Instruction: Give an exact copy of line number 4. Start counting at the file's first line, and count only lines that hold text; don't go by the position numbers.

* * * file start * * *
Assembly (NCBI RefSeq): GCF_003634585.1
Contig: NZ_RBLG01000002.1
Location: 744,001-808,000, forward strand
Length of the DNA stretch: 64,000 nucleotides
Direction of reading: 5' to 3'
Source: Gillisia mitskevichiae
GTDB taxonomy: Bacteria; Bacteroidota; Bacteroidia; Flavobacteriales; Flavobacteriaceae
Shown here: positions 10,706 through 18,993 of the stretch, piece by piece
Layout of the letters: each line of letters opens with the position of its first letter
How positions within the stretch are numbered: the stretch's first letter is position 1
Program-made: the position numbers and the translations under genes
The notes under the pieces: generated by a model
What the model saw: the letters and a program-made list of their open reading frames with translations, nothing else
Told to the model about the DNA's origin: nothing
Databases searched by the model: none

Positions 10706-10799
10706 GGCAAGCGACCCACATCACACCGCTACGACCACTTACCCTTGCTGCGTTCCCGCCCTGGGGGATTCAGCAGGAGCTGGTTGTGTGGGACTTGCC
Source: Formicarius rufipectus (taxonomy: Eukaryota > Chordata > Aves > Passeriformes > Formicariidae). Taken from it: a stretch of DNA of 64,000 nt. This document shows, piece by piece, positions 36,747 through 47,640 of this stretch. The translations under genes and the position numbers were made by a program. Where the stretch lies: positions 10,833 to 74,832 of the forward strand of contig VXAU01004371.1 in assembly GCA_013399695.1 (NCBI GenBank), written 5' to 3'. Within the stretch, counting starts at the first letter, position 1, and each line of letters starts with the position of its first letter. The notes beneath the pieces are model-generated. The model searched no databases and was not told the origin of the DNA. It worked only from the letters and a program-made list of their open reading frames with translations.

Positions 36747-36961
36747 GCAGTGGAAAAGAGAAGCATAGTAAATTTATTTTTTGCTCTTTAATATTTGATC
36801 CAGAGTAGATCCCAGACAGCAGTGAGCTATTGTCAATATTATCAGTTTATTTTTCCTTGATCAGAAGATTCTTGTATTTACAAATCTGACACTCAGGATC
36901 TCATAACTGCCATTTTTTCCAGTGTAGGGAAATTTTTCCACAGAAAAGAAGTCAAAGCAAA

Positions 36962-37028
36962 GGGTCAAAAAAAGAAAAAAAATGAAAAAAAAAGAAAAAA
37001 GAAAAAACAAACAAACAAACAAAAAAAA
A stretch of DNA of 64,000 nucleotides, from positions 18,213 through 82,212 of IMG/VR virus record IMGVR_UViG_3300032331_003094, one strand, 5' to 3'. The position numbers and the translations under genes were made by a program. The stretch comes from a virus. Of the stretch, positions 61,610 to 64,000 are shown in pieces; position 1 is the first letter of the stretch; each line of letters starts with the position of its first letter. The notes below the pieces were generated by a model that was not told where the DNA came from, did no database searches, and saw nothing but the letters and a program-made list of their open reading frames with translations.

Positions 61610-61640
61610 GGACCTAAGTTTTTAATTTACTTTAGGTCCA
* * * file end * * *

Length of the DNA stretch: 64,000 nucleotides